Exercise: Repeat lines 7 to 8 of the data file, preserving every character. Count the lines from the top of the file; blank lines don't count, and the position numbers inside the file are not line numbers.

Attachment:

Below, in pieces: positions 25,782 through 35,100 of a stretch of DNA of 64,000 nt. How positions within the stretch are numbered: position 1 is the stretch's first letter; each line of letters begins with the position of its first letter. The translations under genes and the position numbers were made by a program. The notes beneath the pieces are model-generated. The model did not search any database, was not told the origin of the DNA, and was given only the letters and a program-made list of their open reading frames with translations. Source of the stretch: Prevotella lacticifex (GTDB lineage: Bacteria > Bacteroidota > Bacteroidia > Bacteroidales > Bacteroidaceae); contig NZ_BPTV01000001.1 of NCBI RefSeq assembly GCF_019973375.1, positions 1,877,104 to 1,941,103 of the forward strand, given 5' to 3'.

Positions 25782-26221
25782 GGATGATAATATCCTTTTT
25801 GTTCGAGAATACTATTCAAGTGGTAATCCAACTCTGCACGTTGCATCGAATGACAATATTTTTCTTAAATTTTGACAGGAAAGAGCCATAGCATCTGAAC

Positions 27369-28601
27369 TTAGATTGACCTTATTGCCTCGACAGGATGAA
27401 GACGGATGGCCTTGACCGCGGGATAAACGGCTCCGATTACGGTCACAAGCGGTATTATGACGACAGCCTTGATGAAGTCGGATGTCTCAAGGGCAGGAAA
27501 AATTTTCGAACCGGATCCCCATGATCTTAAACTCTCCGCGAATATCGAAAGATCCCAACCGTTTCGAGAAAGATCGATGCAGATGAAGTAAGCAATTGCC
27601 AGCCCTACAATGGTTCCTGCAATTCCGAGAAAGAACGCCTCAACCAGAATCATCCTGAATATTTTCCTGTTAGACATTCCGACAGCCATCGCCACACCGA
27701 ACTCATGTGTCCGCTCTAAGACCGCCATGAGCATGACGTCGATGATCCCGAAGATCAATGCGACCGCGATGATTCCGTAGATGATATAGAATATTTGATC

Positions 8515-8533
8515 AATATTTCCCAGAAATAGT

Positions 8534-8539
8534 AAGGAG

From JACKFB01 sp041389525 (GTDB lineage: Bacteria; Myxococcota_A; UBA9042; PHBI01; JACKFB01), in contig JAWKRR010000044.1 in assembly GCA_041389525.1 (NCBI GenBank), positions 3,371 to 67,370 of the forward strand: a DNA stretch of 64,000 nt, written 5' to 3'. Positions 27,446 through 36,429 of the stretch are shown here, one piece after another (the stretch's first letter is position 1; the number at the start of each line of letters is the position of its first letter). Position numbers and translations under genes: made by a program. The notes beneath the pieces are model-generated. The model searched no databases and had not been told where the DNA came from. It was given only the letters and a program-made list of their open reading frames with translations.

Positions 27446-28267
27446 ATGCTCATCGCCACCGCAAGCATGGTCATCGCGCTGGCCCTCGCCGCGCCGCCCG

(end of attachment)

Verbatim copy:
27401 GACGGATGGCCTTGACCGCGGGATAAACGGCTCCGATTACGGTCACAAGCGGTATTATGACGACAGCCTTGATGAAGTCGGATGTCTCAAGGGCAGGAAA
27501 AATTTTCGAACCGGATCCCCATGATCTTAAACTCTCCGCGAATATCGAAAGATCCCAACCGTTTCGAGAAAGATCGATGCAGATGAAGTAAGCAATTGCC